Ray Boulger, Senior Mortgage Technical Manager at John Charcol, discusses the mortgage and property markets.
After a strong start to the year, my initial reaction to the lockdown was that house prices would fall back by about 10%, but even before the market reopened it was becoming clear this was too pessimistic. There was no rush to sell and, although potential buyers who had been limited to virtual viewings were expecting to be able to secure a property below pre-lockdown prices, any agreed reductions were small.
When the market reopened activity was limited by lack of supply rather than lack of buyers and the Chancellor’s SDLT (Stamp Duty Land Tax) announcement on 8th July supercharged the market. Offering only a short window of opportunity to save so much tax was absolutely the right way to generate an initial immediate stimulus not only to the property market but also the wider economy. However, it is already becoming clear that in many parts of the country the additional demand risks an over-exuberant market for the next 6 months and then a collapse in demand just as the impact of the expected further increase in redundancies becomes greater.
Having achieved his initial objective and seen how effective the SDLT cut has been, the Chancellor should in his Autumn Budget announce an extension of the cut until, say, 31st March 2022. This would leave the market with a deadline but reduce the risk of distorting the market in the short term. It would also allow the Chancellor more time to assess the significant benefits to the whole economy by stimulating more housing market activity.
The Nationwide house price index rose by 2.6% in the first 7 months of 2020 – including a 2.1% increase in July – and I expect 2020 to end with an increase of 7-8%. The figures I have quoted are all based on the actual figures Nationwide publishes, not the seasonally adjusted ones often quoted. This year in particular the impact of COVID and the SDLT cut will make seasonal adjustments even more of a nonsense than usual and the sooner all providers adopt the UKHPI policy of quoting real figures the better.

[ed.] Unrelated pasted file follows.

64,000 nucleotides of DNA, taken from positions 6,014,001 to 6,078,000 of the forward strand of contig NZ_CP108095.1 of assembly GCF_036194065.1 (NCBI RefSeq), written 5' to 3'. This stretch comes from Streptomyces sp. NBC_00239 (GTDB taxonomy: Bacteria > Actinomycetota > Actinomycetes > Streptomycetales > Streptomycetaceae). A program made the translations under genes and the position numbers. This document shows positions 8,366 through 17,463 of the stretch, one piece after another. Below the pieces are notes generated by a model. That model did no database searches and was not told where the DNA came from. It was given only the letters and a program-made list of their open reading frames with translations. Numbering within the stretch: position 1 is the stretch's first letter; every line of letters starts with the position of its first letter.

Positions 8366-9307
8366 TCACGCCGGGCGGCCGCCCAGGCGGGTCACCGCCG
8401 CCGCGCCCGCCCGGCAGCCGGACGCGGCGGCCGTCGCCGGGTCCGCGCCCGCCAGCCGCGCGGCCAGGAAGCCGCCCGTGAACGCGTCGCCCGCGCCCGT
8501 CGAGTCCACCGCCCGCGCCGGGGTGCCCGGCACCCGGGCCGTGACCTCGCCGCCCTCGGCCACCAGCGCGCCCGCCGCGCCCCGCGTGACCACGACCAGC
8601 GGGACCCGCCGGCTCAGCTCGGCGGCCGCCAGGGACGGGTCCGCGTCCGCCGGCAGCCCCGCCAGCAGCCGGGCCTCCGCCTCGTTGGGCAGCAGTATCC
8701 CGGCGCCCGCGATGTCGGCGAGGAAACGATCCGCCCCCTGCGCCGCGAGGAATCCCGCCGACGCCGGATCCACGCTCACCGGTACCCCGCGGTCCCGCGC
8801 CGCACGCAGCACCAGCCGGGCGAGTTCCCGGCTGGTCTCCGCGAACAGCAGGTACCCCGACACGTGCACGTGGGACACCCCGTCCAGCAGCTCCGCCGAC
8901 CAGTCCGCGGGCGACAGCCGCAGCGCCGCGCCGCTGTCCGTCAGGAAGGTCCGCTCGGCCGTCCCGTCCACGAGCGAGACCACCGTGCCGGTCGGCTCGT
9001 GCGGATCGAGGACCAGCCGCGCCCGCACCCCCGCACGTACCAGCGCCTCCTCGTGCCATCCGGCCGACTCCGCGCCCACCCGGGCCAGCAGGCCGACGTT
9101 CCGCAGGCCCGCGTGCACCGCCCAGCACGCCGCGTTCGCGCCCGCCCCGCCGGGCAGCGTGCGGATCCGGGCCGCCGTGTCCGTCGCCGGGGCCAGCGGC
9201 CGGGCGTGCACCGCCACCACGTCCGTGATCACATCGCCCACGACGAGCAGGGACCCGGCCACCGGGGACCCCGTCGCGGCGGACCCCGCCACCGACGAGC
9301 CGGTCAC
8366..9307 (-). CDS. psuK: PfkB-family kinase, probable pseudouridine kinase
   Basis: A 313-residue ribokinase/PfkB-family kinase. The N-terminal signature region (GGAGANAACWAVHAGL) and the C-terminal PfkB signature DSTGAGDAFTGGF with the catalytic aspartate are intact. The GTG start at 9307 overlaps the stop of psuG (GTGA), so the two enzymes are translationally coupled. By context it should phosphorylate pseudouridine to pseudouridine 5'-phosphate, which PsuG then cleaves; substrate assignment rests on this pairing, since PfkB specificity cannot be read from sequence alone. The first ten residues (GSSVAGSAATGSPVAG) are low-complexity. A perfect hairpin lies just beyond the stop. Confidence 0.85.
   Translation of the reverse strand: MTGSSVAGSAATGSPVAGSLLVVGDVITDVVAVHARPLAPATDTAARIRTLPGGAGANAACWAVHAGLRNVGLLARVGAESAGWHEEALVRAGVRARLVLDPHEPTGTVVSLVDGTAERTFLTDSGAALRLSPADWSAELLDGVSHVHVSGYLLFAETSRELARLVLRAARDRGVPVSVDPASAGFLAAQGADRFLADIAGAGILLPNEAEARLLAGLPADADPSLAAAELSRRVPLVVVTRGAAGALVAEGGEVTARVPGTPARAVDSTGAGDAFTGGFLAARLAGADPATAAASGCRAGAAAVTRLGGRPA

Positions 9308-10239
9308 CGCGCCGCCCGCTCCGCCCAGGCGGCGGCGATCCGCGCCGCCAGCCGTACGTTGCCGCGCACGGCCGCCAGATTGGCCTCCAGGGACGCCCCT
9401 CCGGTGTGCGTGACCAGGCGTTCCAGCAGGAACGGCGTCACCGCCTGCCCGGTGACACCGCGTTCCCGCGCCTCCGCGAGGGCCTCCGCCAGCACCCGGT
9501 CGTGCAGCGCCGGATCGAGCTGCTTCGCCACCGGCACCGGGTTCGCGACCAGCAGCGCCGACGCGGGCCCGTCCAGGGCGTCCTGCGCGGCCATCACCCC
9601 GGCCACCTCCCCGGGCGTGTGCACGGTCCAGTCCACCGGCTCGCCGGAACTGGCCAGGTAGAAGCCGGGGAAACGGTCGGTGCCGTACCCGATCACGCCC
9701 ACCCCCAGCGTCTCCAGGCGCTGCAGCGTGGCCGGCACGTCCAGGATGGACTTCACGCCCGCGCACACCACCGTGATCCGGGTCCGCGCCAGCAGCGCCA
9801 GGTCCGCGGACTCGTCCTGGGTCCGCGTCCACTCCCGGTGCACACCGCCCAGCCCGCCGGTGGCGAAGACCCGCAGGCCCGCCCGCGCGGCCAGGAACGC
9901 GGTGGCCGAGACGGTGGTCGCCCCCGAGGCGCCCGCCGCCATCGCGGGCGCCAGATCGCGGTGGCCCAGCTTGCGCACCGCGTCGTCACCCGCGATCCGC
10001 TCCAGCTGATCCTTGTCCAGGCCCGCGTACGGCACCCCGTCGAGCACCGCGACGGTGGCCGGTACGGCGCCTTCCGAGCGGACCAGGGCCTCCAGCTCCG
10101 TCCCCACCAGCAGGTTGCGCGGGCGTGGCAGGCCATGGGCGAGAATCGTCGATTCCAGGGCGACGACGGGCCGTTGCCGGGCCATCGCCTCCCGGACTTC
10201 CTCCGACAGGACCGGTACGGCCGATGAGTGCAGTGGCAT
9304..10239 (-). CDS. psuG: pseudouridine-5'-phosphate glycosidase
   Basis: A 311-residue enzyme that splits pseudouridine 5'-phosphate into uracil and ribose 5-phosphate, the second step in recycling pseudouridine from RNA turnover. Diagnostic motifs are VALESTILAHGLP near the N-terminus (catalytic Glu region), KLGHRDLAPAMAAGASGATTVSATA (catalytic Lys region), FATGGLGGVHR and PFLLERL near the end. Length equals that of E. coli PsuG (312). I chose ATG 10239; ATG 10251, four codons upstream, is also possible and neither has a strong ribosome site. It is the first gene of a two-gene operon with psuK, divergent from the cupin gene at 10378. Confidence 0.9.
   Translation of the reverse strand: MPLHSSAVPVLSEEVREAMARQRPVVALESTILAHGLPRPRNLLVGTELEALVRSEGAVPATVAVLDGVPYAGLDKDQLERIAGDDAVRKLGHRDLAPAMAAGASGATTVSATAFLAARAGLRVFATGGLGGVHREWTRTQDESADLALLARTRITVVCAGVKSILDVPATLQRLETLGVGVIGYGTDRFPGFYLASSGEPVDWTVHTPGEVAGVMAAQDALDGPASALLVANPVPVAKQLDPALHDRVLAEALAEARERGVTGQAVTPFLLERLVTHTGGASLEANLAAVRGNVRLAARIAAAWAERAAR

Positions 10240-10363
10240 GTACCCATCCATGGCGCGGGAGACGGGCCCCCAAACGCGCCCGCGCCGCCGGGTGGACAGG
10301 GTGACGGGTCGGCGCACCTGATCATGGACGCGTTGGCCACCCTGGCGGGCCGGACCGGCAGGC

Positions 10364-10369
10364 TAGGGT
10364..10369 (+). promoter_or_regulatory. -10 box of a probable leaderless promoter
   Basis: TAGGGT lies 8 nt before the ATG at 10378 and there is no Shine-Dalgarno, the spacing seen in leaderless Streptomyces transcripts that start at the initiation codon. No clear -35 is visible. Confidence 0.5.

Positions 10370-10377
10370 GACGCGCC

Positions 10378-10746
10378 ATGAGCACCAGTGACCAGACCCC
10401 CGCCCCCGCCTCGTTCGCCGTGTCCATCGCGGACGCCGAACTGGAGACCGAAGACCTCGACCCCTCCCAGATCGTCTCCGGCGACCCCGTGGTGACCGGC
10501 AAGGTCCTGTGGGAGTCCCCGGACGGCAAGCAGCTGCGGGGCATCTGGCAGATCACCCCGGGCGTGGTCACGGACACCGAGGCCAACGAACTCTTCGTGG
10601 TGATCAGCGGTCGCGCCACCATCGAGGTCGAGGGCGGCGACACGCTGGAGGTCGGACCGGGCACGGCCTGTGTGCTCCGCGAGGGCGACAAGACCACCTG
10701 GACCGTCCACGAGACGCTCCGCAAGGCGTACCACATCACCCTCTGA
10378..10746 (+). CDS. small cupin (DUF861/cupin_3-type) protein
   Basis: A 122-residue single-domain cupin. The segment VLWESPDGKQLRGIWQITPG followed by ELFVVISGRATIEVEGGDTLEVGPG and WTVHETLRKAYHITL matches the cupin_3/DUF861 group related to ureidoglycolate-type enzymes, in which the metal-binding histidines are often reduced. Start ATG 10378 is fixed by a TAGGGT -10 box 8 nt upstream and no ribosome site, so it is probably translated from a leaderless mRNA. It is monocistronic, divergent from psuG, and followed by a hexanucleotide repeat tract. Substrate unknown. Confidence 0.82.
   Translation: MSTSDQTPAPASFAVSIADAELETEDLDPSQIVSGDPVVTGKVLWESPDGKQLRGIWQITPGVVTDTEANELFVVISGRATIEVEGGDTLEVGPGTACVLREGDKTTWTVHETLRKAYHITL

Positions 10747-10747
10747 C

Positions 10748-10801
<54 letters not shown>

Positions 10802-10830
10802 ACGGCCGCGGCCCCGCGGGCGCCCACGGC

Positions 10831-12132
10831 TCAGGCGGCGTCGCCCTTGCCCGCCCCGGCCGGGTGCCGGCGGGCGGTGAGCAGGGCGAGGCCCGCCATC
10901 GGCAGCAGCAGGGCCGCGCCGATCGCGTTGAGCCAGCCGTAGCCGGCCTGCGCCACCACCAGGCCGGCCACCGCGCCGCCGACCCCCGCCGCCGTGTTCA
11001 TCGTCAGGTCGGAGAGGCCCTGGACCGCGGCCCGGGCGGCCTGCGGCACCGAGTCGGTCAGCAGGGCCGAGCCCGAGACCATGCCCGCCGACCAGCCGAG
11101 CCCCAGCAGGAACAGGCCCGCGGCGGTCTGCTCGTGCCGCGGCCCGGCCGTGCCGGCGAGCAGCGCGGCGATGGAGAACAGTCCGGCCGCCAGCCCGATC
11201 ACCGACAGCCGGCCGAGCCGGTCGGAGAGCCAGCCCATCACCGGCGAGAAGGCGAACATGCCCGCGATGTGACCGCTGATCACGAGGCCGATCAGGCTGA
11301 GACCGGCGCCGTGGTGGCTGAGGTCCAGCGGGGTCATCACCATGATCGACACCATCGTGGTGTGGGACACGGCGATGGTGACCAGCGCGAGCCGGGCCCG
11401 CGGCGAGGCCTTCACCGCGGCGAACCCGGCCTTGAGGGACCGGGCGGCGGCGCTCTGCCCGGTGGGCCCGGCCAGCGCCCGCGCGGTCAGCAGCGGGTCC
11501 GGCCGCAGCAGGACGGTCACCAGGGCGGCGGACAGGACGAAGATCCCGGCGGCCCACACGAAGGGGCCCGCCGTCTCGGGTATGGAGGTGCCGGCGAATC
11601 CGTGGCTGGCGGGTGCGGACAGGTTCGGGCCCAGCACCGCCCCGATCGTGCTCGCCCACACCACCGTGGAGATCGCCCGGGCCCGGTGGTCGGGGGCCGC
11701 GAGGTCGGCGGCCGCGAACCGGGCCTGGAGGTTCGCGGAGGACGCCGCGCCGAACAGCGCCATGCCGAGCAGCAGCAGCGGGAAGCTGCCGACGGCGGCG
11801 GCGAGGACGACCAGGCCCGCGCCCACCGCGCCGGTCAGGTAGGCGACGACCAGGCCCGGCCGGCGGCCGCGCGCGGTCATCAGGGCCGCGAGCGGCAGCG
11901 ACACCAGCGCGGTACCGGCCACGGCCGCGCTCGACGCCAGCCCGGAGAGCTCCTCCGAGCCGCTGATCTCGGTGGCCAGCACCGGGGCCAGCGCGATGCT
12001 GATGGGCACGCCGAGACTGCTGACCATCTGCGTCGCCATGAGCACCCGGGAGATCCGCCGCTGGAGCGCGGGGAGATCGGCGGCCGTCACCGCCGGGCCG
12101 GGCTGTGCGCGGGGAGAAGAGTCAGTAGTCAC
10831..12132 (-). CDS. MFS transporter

There is already evidence of buyers taking a view that changed working patterns will be permanent and as a result moving away from London to regional cities as much as two hours from London by train. Consequently the growth in the national house price indices will continue to be constrained by weakness in London. The regional levelling up which many governments have tried and failed to achieve is now happening in a limited way as a result of something completely out of their control!
The changes to Help to Buy from April 2021, as well as the scheme’s planned abolition in March 2023, pose major challenges to developers. Up to now 18% of buyers using Help to Buy have not been first-time buyers and they will not have access to it for completions from April 2021. A significant proportion of other buyers have bought properties at prices in excess of the new regional price caps, so I expect use of the scheme for completions from April 2021 will fall by at least 40%.
Although affordability is impeded if Help to Buy is not used – meaning less opportunity for buyers to trade up – with interest rates so low its limited future availability might not matter too much if there were more mortgages with high LTVs (loan-to-values) available. This was a major problem in respect of new build properties before COVID but is even worse now. Availability of even 90% LTV mortgages – let alone 95% – is very limited generally and restrictions are greater on new build properties.
With the Government very reluctant to extend Help to Buy and the marginal cost of the top 5% of a 95% LTV mortgage typically over 20%, what the market needs is a private sector solution for high LTV mortgages. Despite some companies working on this no solutions offering reasonable volume are yet available. Until this problem is solved or we see the re-emergence of similar schemes to those offered in the past by developers, this must inevitably influence the number of new properties targeted at first-time buyers. With an FCA mortgage authorisation now required to offer second charge mortgages I don’t expect to see many developers wanting to go down that road.